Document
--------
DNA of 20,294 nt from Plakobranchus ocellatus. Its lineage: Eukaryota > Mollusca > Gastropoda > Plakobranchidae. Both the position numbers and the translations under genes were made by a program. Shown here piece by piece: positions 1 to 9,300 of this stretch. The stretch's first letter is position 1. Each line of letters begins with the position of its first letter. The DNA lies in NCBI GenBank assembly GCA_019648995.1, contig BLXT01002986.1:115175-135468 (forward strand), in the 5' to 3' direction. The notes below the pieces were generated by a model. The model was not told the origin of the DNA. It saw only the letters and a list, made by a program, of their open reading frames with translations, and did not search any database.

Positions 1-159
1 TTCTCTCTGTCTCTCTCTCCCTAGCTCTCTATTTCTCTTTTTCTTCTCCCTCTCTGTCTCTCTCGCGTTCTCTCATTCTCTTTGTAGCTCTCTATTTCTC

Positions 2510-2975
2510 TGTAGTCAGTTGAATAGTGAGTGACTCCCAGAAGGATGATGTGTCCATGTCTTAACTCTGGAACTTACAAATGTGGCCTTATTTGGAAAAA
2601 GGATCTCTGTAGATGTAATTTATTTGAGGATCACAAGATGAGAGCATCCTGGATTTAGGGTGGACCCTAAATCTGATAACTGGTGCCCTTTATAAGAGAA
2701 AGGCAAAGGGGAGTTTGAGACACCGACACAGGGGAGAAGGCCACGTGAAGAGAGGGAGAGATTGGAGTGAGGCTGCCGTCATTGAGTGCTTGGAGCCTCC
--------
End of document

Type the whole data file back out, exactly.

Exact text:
DNA of 20,294 nt from Plakobranchus ocellatus. Its lineage: Eukaryota > Mollusca > Gastropoda > Plakobranchidae. Both the position numbers and the translations under genes were made by a program. Shown here piece by piece: positions 1 to 9,300 of this stretch. The stretch's first letter is position 1. Each line of letters begins with the position of its first letter. The DNA lies in NCBI GenBank assembly GCA_019648995.1, contig BLXT01002986.1:115175-135468 (forward strand), in the 5' to 3' direction. The notes below the pieces were generated by a model. The model was not told the origin of the DNA. It saw only the letters and a list, made by a program, of their open reading frames with translations, and did not search any database.

Positions 1-159
1 TTCTCTCTGTCTCTCTCTCCCTAGCTCTCTATTTCTCTTTTTCTTCTCCCTCTCTGTCTCTCTCGCGTTCTCTCATTCTCTTTGTAGCTCTCTATTTCTC

Positions 2510-2975
2510 TGTAGTCAGTTGAATAGTGAGTGACTCCCAGAAGGATGATGTGTCCATGTCTTAACTCTGGAACTTACAAATGTGGCCTTATTTGGAAAAA
2601 GGATCTCTGTAGATGTAATTTATTTGAGGATCACAAGATGAGAGCATCCTGGATTTAGGGTGGACCCTAAATCTGATAACTGGTGCCCTTTATAAGAGAA
2701 AGGCAAAGGGGAGTTTGAGACACCGACACAGGGGAGAAGGCCACGTGAAGAGAGGGAGAGATTGGAGTGAGGCTGCCGTCATTGAGTGCTTGGAGCCTCC